by Lansia Wann, PTC’s Opening Night Blogger
If you haven’t heard of “The Curious Incident of the Dog in the Night-Time,” allow me to give you a bit of insight. In other words, allow me to stand on my soapbox for a minute to shout out a few of its accolades…
- It is the 2015 Tony Award winner for Best Play and was based on an award-winning book by the same name.
- Before its Broadway run, the play premiered in London at the Royal National Theatre, where it won several Olivier Awards including Best Play.
“Okay, okay, but what is it about,” you may ask… Well, the play follows Christopher Boone, an above-average intelligent teenager on the autism spectrum who decides to solve the mystery behind the death of his neighbor’s dog. However, the play isn’t at all about autism or having autism. In fact, it’s more general. Sam Bruce, who plays Voice Five, tells me, that the author never really wrote a story about autism. Rather, “it’s a play about accepting differences.” “It wasn’t about autism, it was about being different and accepting differences and I think it’s really powerful – that we can all relate to it.”
Author Mark Haddon mentioned once in an interview with NPR that he was very careful not to use the word autism “because I don’t want [Christopher] to be labeled, and because, as with most people who have a disability, I don’t think it’s necessarily the most important thing about him.” Director Karen Azenberg mentions in her notes that through her research for the play and in autism, she found one much repeated phrase…
“When you have met one person with autism, you have met one person with autism.”
Michael Keyloun, Voice Two, tells me, “The circumstance of this play is about one child on the autism spectrum; I don’t think it’s a play about autism.” “I think it’s more universal than that, I think it’s more relatable than that in that it is an awakening, a learning experience, a striving that I think anybody can really relate to on any level no matter how old you are or how with it you are on any given day.” “There are moments in it that resonate with me that have absolutely nothing to do with the fact that Christopher is on the spectrum and I think that’s what makes it a really great play.”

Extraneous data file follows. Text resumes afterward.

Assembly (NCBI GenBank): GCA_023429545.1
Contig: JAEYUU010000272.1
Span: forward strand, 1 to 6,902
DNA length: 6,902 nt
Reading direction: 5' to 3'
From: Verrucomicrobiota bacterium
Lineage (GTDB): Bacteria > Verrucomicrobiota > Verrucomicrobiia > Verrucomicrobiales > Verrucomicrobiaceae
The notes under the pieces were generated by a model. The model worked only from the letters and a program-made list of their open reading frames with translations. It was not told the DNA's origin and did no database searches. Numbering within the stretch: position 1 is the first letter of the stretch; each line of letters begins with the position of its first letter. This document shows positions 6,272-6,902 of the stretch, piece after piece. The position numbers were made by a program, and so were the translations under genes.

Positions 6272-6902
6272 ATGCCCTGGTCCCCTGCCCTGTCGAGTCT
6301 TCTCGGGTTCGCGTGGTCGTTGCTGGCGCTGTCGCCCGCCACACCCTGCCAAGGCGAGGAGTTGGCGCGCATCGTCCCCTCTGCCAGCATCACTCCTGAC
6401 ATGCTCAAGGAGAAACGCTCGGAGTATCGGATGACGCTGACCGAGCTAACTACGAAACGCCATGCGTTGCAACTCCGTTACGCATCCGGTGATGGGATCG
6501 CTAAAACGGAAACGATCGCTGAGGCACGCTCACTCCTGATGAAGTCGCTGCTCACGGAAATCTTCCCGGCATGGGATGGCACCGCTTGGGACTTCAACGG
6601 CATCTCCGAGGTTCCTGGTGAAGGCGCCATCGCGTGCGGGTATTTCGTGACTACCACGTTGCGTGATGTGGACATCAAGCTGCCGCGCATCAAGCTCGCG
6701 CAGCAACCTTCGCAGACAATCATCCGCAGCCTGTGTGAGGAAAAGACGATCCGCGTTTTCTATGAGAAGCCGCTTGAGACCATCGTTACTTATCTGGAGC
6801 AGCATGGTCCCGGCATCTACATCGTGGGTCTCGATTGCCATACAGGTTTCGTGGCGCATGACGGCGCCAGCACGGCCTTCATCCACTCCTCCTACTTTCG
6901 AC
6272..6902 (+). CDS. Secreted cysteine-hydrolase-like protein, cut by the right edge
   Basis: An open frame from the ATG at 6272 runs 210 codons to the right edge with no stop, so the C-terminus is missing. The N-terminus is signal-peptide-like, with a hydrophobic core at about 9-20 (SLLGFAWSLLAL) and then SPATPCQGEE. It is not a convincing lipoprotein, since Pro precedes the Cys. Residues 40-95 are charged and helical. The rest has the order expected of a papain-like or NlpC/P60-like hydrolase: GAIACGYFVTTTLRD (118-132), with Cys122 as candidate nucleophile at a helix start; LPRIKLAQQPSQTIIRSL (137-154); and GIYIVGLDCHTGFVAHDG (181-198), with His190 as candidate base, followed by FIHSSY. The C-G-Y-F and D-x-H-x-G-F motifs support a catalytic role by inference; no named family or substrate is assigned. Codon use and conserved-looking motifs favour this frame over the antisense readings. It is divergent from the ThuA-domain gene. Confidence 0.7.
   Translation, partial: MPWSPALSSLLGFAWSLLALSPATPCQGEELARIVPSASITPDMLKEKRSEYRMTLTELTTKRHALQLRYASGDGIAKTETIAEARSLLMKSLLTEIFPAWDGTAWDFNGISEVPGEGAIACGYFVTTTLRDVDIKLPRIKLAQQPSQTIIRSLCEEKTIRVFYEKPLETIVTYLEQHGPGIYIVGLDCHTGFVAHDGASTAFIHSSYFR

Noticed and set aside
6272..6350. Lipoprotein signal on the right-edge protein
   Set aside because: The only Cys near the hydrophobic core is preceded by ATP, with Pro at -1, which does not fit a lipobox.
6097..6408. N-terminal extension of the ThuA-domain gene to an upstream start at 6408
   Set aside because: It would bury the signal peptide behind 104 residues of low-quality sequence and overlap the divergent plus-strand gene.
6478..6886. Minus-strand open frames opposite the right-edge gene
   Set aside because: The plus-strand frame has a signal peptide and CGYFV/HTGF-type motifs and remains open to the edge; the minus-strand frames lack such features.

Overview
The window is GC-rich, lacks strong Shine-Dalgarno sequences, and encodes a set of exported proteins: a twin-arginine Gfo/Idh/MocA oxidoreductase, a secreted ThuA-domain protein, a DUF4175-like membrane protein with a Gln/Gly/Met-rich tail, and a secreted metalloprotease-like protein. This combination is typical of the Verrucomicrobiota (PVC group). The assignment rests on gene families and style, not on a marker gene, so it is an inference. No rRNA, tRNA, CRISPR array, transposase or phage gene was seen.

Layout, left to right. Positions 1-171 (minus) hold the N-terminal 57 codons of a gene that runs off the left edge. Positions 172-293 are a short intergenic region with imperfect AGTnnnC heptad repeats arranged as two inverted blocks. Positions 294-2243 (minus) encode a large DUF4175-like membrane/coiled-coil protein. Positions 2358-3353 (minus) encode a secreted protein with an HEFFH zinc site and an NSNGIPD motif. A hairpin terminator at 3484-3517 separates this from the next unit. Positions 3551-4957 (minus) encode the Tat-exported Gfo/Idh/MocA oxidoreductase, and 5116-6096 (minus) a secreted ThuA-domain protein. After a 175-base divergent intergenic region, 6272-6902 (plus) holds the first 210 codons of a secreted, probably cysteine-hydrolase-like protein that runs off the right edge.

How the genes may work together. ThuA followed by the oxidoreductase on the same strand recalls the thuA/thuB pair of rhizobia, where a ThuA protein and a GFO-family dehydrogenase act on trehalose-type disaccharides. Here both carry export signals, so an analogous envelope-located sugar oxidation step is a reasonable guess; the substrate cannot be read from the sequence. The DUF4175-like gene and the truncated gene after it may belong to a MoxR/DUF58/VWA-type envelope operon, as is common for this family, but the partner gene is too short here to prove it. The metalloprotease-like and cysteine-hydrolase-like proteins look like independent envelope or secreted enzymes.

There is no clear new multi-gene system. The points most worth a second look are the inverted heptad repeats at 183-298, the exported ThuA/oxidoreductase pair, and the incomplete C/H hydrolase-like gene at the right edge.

It took a moment for me to realize, but indeed. The play really wasn’t about autism about all. I also felt the resonance that Michael mentions. After I spoke with Sam Bruce especially, as she was the first to mention it, I had a completely new outlook on the matter. It seemed that the author was notorious for not researching too much about those with autism. Rather, he penned a novel that didn’t revolve around this one minor character trait but around how this particular character was treated by his peers, strangers, and his very own parents.
Harrison Bryan who plays Christopher Boone, told me, “What I love about the play is that it embraces Christopher’s world.” It’s about “how his environment and the people around him, his family and strangers, how they react and engage with someone that thinks differently.” “I think the play is actually about how other people treat people and the expectations that we put on people, the limitations we put on them, without giving them the chance to prove that they can move past those limitations.”
And yet, there’s much to be learned to being a part of this production as well. Melissa Miller, Siobhan, tells me it was actually quite difficult to memorize some of the dialogue being that she narrates much of Christopher’s thoughts and that “he had a matter-of-fact way of speaking.” “It was really just so interesting to take Christopher on as his teacher [in the play] and also as the narrator – being those different things for him.”
John Ford-Dunker, Voice Three, remembers someone advising him, “You have to know when you are a note in the music rather than in the
solo line.” “You can’t really have one without the other.” “And in the reverse, Michael Rudko, Voice Four, adds that “it’s also good to act on your impulse.”
Tia Speros, Voice Six, compares herself and her colleagues as observers.”We are part of, maybe the consciousness of Christopher… Listening, observing, and learning from each other.” Fellow actress Stephanie Howell, Judy Boone, agrees with her and expands that acting “gives you a freedom to explore and break out in the ways that you are different and find out what it’s like to be different in another way.”
Then, there are those notes for real life application. Sarah Shippobotham, Voice One, says, “What I love about [the play] is seeing parents doing their best.” “It would be so easy to vilify the parents [in this play] because they aren’t perfect.” But, “even parents who have failed still have the opportunity to do better,” adds Michael Keyloun.
Watch Christopher’s world unfold before your eyes and perhaps discover a few life lessons of your own at Pioneer Theatre Company. The Curious Incident of the Dog in the Night-Time runs until September 30, 2017. Buy tickets here! Then after watching the show, let me know your guess as to which actor is the only real Brit! Yep, I was also surprised to learn that there was only one person with a real accent.